The Article 4 [Unification, Peace]
The Republic of Korea shall seek unification and shall formulate and carry out a policy of peaceful unification based on the principles of freedom and democracy.
But are the South Korean people and their government really abiding to this law?
Then what problems are hindering North and South unification?
First of all, it seems like many people are not aware of this fact, but North and South Korea are technically still at war. The North and the South only signed a ceasefire agreement. Therefore, North and South have always and still maintain very hostile to each other.
Secondly, the North and the South have huge ideology difference. The political system of the North is essentially totalitarian and communist (although it is slowly turning more capitalistic), while the South maintains a strictly democratic system.
Thirdly, the North and the South can not find an agreement point if they were to unify. The South and the world insist that the unified Korea be a democratic nation, while the North do not want to concede its communist and totalitarian system. Therefore, most experts agree that an unified Korea would not be possible unless the Kim dynasty come to an demise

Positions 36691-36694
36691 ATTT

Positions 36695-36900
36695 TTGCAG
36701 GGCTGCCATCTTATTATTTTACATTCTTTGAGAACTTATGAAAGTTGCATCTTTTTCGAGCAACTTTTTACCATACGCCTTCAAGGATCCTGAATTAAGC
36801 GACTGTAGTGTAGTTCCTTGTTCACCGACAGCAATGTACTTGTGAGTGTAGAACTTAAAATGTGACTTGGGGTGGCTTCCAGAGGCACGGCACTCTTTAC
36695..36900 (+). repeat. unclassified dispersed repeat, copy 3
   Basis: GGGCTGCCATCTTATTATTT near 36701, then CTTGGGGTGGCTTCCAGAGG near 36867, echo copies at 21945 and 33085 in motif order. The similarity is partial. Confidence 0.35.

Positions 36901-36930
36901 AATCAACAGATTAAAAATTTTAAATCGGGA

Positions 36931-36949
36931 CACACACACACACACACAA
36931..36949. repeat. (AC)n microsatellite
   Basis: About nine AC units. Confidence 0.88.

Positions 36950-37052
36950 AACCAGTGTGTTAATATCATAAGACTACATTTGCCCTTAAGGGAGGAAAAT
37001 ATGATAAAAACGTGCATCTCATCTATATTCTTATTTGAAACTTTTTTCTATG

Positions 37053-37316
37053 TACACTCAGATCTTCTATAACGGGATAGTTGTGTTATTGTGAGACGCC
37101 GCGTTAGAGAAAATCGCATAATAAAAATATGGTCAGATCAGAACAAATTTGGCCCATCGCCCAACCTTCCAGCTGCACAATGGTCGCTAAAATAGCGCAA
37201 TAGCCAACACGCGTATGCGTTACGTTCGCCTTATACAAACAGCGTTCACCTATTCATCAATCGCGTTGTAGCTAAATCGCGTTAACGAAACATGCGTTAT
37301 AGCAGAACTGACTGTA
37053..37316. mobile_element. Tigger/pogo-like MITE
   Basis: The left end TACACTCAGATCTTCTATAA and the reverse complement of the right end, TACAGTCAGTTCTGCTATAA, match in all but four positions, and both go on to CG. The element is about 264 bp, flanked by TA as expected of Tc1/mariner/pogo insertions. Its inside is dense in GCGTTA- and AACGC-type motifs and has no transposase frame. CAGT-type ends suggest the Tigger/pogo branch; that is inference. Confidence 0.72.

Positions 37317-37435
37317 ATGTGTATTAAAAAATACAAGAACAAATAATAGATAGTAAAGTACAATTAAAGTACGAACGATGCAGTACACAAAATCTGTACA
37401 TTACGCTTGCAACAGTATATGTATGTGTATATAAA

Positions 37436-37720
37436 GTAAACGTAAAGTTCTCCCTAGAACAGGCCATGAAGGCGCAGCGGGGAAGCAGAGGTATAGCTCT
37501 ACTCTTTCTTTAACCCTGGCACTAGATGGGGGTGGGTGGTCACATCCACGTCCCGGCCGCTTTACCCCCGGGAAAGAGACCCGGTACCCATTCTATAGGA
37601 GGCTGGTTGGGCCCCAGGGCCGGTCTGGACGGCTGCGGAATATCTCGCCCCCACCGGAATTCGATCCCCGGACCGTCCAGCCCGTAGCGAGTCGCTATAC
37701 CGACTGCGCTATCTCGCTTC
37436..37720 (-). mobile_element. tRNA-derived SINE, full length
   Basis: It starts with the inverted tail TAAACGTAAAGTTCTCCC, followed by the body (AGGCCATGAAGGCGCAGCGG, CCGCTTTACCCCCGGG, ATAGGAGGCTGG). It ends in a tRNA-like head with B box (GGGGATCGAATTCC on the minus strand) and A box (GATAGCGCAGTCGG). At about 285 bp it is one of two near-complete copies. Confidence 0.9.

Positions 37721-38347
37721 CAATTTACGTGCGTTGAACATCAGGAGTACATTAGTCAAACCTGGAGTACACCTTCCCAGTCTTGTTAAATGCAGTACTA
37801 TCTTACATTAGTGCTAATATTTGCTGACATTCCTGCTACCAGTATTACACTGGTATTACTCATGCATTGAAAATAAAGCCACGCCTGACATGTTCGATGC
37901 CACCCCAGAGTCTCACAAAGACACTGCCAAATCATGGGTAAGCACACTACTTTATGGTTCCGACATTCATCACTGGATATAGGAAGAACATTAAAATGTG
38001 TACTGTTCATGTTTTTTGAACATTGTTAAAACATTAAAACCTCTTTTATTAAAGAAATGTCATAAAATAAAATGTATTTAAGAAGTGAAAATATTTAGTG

Fourthly, a tremendous cost follows unification. South Korean learned an important lesson from the German unification. In 1990, West Germany had about 4 times more population than the East Germany and approximately twice the GDP per capita. The German unification cost more than 2 trillion dollars, which all came from the pocket of West Germans. The cost of leveling the eastern economy and reconstruction heavily burdened the middle class in West Germany, putting Germany into economic recession. Situation is worse in Korea. The North has $1,800 GDP per capita while the South has $26,000, which is approximately 14 times the difference (significantly more than Germany in 1990). South Korea is already experiencing serious economic instability, and many simply say that both North and South go bankrupt if unification happens without some sort of economic leveling.
Lastly, the surrounding nations do not welcome Korean unification. From more than 60 years of hostility, both North and the South developed significant military power. Both has the technology to create nuclear weapons and both has large army, airforce and navy with brand-new weapons. If two nations unify, the unified Korea would own a formidable military force that can pose threat to nearby nations, especially to China and Japan. (China, Korea and Japan have a very long history of fighting one another)